The NewStandard ceased publishing on April 27, 2007.

New Rules Imposed Over Truckersâ€TM Objections

by Brendan Coyne

Aug. 22, 2005 – The Bush administration on Friday approved national rules to allow trucking companies to demand drivers stay on the road for 11 hours a day. The decision came despite widespread opposition among drivers and in the face of data showing that lengthier hauls lead to more accidents.

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Friday’s decision trumps a July court ruling and allows truck drivers to work 11 hours a day, up from the previous limit of 10 hours.

Responding to Friday’s announcement, the International Brotherhood of Teamsters, the nation’s largest truck drivers union, said the new rules are virtually the same as the ones proposed a year ago, which the federal court struck down.

"What reasonable person who has traveled our nation’s roads and highways thinks that forcing tired truck drivers to stay behind the wheel even longer is good public policy?" Teamsters President James Hoffa said.

The new rules go into effect in October.

In a statement announcing the new rules, the Federal Motor Carrier Safety Administration said the regulations improved upon rules announced in 2003. If enough rest time was taken, drivers could drive up to 11 hours per day in many instances under the old rules, said the agency, and the new rules prohibit drivers from working more than 14 hours in a single shift.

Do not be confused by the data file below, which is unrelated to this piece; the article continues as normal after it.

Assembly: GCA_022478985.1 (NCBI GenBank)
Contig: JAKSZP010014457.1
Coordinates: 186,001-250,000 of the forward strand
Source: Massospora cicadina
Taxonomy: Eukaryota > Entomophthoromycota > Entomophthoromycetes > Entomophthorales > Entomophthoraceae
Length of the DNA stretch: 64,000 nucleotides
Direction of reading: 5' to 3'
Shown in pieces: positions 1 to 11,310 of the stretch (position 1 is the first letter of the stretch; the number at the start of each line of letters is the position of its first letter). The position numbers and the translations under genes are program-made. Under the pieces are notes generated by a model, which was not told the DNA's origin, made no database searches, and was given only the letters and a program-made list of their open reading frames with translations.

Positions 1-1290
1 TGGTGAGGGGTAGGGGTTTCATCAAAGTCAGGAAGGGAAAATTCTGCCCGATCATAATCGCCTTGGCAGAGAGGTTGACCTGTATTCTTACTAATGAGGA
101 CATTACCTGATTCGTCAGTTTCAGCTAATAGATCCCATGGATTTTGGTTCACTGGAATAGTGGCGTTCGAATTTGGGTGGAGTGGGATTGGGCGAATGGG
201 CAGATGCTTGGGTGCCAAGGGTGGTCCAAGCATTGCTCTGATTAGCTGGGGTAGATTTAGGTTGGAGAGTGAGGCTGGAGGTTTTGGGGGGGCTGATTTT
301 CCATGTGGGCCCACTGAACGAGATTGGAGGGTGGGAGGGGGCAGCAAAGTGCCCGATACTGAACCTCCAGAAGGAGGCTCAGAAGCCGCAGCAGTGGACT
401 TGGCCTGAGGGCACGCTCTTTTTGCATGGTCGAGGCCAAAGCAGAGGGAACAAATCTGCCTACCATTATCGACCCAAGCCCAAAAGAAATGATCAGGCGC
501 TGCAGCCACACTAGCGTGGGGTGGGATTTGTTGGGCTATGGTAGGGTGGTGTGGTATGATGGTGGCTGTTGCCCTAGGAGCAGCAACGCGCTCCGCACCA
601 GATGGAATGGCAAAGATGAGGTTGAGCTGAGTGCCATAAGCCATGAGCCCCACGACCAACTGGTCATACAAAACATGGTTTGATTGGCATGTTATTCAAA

Short-haul truckers – those who work within 150 miles of a given base – will be allowed to work two 16-hour days in a row, something the Teamsters warn will undermine truckers’ labor rights and could lead to roadway dangers.

In 2004, a federal court ruled that the 2003 regulatory change allowing truckers to stay on the road for 11 hours straight was "arbitrary and capricious," and endangered drivers’ and motorists’ health.

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The NewStandard ceased publishing on April 27, 2007.


Brendan Coyne is a contributing journalist.

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